Hi BBC, this is the History of Protest. I don’t think you’ve met…

Oh God. The BBC has commissioned a ‘History of Protest’.

Lovely idea, you think. A welcome change from the Nazis and Henry-the-bloody-Eighth.

The trouble is, though, they’ve gone and got Owen Jones to do it.

Now, I’m never a big fan of those piece which basically run, ‘I’m-an-academic-and-I’m-annoyed-that-[insert media outlet]-has-done-a-story-and-they-didn’t-ask-me.’

But there are literally squillions of historians who would have done a better job. People who know about their subject, care about it.

The result is an abomination. A conservative celeb-fest. An article that manages to achieve the complete opposite of its intensions. It basically writes protest out of history, making it look like an aberration. Nothing could be further from the findings of recent historians.

There are some errors, of course, and some shocking omissions.

‘Back in the 13th century most of the English were serfs’. Almost certainly not true.

‘The (sic) Magna Carta was later appropriated by those resisting authority, not least during the 17th century English Civil War’. Well, it was appropriated by the rich parliamentarians – the true radicals like the Levellers and the proto-Communist Diggers argued that the whole ‘Norman Yoke’ had been thrown off by the death of Charles, and with it the rich man’s Magna Carta.

Martin Luther probably didn’t nail any theses to any church doors. The Poll Tax was only a small part of the grievances of the peasant revolters. The irksome tea duties were a small part of the reasons behind the American Revolution. The British Civil Wars of the 17th century, er, happened.

Robert Kett. Not Important.
Robert Kett. Not Important.

Seeing as Jones likes English history, where are the Levellers? Where is Robert Kett and the ‘Commotion Time of 1549’? What about the northerners who joined the Pilgrimage of Grace, perhaps the largest popular rebellion in English history?

Why do we persist in the horribly anglo-centric idea that the English Peasants’ Revolt (1381) was somehow different, rather than part of a larger anti-feudal movement over Europe? Non-Europeans only seem to matter once we get to the late 20th century.

The Luddites (though not Captain Swing) get a mention (their revolt was in 1812, apparently), but there’s nothing about India’s ‘First War of Independence’ (or ‘Mutiny’, if you prefer). US Civil Rights are important, resistance to European imperialism is not.

Gandhi. Not Important.
Gandhi. Not Important.

But more fundamentally, why focus on the ‘big-ticket’ rebellions. The celebrities. The Wat Tylers and the Martin Luthers (though not the Jack Cades or the Robert Kett’s. Or Gandhi).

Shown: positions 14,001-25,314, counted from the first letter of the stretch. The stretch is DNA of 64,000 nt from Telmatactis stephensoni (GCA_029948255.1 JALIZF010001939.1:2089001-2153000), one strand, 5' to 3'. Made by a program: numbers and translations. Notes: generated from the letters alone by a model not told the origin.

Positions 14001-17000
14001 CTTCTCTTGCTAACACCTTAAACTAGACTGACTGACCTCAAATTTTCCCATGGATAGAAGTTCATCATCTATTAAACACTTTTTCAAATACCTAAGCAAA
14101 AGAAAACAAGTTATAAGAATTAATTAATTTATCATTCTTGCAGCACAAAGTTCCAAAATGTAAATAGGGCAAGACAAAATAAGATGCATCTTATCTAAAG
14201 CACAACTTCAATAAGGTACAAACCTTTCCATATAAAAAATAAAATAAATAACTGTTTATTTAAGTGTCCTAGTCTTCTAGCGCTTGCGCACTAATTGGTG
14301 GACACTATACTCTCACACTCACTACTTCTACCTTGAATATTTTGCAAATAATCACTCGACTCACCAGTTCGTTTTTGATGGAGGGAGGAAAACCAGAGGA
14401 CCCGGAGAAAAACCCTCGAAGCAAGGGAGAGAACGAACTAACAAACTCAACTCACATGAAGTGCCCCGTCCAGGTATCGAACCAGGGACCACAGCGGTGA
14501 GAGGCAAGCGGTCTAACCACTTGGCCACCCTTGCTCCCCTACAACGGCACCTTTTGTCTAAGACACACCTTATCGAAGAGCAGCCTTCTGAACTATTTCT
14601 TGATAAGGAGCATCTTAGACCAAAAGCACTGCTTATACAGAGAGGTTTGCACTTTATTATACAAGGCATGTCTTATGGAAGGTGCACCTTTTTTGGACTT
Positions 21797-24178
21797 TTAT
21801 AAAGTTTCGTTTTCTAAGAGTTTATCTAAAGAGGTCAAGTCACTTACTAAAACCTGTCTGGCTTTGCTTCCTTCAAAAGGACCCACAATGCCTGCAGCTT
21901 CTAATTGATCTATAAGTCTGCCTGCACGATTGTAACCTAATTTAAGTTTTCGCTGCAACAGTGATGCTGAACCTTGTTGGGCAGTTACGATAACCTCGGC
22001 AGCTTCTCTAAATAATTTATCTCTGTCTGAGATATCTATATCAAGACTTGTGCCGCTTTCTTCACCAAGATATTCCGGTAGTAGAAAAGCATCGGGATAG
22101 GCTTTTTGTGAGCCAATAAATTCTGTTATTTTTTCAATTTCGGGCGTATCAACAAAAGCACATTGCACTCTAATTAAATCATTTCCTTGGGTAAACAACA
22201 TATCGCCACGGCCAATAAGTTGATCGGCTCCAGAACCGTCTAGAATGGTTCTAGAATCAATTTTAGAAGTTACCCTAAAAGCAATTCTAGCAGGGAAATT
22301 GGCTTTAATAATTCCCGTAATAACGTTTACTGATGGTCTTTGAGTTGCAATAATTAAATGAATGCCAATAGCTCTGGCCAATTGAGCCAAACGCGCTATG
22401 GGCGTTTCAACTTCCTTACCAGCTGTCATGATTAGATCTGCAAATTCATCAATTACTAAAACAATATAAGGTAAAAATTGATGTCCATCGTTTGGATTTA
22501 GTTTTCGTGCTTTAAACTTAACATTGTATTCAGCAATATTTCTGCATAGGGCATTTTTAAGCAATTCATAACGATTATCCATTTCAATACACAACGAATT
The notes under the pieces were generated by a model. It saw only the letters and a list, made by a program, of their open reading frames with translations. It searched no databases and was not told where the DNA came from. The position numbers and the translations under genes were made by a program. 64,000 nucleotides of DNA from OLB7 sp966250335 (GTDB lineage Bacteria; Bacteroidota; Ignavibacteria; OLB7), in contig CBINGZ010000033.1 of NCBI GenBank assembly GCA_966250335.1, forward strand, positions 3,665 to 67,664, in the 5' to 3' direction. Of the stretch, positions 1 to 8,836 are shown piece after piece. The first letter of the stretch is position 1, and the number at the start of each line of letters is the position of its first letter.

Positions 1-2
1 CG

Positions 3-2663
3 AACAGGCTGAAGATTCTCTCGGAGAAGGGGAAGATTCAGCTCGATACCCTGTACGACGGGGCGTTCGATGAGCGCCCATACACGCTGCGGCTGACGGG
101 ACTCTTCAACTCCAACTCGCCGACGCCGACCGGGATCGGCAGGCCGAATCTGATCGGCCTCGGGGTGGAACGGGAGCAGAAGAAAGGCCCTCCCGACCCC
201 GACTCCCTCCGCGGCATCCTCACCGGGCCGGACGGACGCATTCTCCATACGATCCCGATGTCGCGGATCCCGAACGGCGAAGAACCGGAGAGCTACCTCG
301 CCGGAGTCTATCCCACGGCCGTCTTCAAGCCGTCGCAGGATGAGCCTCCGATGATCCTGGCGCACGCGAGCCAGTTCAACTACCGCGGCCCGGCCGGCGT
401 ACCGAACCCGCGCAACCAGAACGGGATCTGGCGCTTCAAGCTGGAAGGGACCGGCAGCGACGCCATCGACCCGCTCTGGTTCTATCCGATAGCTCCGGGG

Generations, and I mean generations, of scholarship – much of it in the radical tradition of people like E.P. Thompson – has shown that resistance to authority was not just something that happened once in a while. It was a continuous part of life in any society which was felt to be unfair.

Wherever people felt oppressed by a harsh economic regime, they resisted. Whenever they believed their landlords were denying them freedom, they resisted. Whenever they saw an uncaring government destroy the church they loved, they resisted. Whenever a colonial regime oppressed them, they resisted. Writing the history of protest as a timeline makes it look like they didn’t.

English social historians like Thompson, Keith Wrightson, and Andy Wood have been saying this for years. As has the influential anthropologist James C. Scott, in his incredible work on everyday resistance in south-east Asia.

In fact, the very idea of writing a ‘timeline’ of popular resistance is silly, wrong, and demeaning to the struggles of ordinary people. It emphasizes the big moments, the celebrity activists. It writes the poor out of history. It’s not just bad history, it’s Geoffrey Elton, Conservative-with-a-large-C, top-down, patronizing history.

I don’t doubt Mr Jones’s good intentions. But he should do some reading.

POSTSCRIPT. To his colossal credit, Owen Jones got in touch about this piece. He’s a journalist and a writer I’ve always respected. Even today, I was enjoying his important piece about the attempts to understand the rise of the Nazis and of Da’esh. Unlike some of the other people I’ve written about on this blog, he was polite and humble – qualities so commonly lacking amongst today’s media personalities. He pointed out to me that the choice of subjects wasn’t his, but was made by the BBC, hence the change in my title. They need to pick their subjects better, and this means talking to some professional historians.

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3 Comments Add yours

  1. Albert Drysdale says:

    In which case why didn’t he a) tell them what to pick, or b) refuse to do what he was told? Now there would be an interesting twist to the History of Protest.

  2. cat9984 says:

    I’m disappointed. Over here, we prefer to think that the BBC doesn’t pander to the masses. Unlike our own media.

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